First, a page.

I just got back from the 2017 Breakthrough Discuss Conference at Stanford. It was a fascinating couple of days hearing about the latest exoplanet discoveries from the astronomers themselves, as well as recent developments in SETI and the search for life outside our solar system. Many videos from the conference are being uploaded to YouTube and I highly recommend checking them out. I gave a talk on the stability of laser-propelled sails for Starshot, and a photographer caught this great picture of me doing a little experiment:
A paper I wrote together with Avi Loeb on the stability of laser-propelled light sails just appeared in the Astrophysical Journal Letters today. The paper takes a look at how to make sure a sail being pushed by a laser beam, like the one proposed for Breakthrough Starshot, actually stays on the beam without getting pushed off. We found that a cone-shaped sail riding on a Gaussian beam, which has been suggested as a possible architecture for Starshot, is unstable without active feedback control or other modifications. Instead, we suggested a hollow spherical sail — like a shiny balloon — riding on a special hollowed-out beam shape (shown in the picture below). This architecture has passive stability while also allowing the payload to be sheilded from the laser beam inside the sphere. If you’re interested in the details, a preprint of the paper is available on the ArXiv.
Today I gave a lunch talk at the Harvard-Smithsonian Center for Astrophysics on some work I’ve been doing for the Breakthrough Starshot project. In particular, I’ve been trying to figure out how to make sure the lightsail stays on the laser beam as it is accelerated. In the video below, I talk about some analysis on different beam and sail configurations and thier stability properties. You can also check out a draft of the paper on ArXiv for all of the gory mathematical details.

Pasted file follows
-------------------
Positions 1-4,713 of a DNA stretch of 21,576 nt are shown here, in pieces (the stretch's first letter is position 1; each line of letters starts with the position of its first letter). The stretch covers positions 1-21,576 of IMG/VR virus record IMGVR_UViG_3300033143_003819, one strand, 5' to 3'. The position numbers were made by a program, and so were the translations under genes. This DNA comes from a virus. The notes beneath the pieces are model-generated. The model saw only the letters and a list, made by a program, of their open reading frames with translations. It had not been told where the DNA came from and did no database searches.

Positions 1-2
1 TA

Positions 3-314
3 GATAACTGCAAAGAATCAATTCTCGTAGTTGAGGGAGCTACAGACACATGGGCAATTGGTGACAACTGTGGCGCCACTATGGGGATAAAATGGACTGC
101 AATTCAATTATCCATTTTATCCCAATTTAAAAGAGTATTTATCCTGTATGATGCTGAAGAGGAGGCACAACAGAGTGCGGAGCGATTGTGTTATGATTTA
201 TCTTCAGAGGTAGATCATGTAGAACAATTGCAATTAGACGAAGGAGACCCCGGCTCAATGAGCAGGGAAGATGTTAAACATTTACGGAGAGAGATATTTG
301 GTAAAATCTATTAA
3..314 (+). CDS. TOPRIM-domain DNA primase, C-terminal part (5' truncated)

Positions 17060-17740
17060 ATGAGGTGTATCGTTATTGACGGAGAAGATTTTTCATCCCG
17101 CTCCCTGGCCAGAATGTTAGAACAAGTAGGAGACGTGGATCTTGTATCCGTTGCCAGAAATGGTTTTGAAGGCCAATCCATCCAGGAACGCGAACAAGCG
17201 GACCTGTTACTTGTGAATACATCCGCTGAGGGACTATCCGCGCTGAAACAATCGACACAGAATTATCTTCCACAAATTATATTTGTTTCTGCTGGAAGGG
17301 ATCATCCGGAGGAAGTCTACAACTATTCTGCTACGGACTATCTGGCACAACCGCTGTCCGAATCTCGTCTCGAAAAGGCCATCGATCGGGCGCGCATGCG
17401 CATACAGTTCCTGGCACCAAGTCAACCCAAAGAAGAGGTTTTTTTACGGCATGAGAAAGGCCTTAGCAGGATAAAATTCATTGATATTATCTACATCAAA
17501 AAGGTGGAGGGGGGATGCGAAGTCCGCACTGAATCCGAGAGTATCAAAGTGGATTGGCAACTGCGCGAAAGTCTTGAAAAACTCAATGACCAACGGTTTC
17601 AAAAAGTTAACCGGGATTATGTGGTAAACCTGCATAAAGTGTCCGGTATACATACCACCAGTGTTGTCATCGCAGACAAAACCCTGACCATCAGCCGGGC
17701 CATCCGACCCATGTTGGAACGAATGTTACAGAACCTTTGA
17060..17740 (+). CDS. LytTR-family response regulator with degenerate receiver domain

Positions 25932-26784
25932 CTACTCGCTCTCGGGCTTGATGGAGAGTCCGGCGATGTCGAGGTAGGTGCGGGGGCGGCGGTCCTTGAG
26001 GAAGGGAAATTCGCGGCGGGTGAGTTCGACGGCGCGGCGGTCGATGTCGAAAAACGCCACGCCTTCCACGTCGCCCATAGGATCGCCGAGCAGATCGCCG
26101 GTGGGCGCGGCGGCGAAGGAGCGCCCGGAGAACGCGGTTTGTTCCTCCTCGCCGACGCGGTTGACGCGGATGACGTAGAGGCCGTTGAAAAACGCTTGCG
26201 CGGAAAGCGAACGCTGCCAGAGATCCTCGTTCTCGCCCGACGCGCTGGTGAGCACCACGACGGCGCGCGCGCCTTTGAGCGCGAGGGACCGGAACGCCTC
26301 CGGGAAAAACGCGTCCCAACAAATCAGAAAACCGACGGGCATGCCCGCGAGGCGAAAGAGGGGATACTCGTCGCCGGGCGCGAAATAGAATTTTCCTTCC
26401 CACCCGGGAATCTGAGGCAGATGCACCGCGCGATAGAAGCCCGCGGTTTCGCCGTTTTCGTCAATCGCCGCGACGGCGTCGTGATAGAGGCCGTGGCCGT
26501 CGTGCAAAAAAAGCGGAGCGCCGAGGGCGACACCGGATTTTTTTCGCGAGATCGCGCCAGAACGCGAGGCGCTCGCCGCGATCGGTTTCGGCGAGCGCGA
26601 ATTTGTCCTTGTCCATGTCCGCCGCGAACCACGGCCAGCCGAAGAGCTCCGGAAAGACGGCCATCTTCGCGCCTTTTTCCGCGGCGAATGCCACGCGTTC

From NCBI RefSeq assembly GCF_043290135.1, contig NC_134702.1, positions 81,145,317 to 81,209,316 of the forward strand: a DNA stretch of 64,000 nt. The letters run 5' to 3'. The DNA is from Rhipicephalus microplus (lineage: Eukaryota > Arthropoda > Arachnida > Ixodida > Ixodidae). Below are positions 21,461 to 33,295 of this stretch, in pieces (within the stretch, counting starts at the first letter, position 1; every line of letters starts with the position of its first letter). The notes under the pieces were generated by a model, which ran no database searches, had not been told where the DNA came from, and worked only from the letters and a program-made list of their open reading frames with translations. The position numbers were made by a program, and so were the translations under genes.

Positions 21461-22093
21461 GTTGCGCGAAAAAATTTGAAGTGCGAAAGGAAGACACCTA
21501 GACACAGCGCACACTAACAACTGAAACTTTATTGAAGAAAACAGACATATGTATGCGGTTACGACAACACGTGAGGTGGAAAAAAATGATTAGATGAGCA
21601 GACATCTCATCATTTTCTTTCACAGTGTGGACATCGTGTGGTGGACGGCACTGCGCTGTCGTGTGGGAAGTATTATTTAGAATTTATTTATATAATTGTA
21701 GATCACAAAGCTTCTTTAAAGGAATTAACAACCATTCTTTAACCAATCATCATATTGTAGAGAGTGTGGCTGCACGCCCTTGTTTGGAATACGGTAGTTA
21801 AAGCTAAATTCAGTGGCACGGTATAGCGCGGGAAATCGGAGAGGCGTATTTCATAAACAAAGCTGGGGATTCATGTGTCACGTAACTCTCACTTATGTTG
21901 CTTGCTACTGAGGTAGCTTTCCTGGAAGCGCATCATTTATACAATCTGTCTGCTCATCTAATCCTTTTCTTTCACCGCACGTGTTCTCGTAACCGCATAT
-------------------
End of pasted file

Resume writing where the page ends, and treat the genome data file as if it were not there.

I just got back from the 2017 AIAA SciTech Conference in Grapevine, Texas. The conference was a great opportunity to learn about a whole bunch of interesting small satellite and UAV work going on around the world. I presented two papers: one on spacecraft inertia estimation that grew out of my PhD work on KickSat, and one on some new micro aerial vehicle (MAV) perching work I’m doing in my postdoc at Harvard. The picture below shows the wind tunnel test rig I built to measure the aerodynamic coefficients (lift, drag, and pitching moment) of our MAV prototypes. Check out the papers and slides from my talks if you’re interested.
I just got back from the 2016 AIAA Space Conference in Long Beach, California where I presented a paper that grew out of some work I did on KickSat related the classic flat-spin recovery problem. A flat spin occurs when a spacecraft that is intended to spin about its minor axis of inertia (long axis) finds itself spinning about its major axis of inertia (short axis). This problem dates back all the way to Explorer 1, the first satellite launched by the U.S., and a variety of solutions have been proposed over the years. Most of them, however, are not able to control the polarity of the spacecraft as it comes out of the flat spin, possibly resulting in a 180 degree rotation from the desired orientation.
I discovered a Lyapunov-based controller law that solves this problem, guaranteeing that a spinning spacecraft will return to the desired final spin orientation. In math lingo, the control law is almost-globally asymptotically stabilizing. If you’re still with me, have a look at the paper. Here’s a plot of the trajectory traced out by the angular momentum vector of a satellite during a flat spin recovery using the new controller: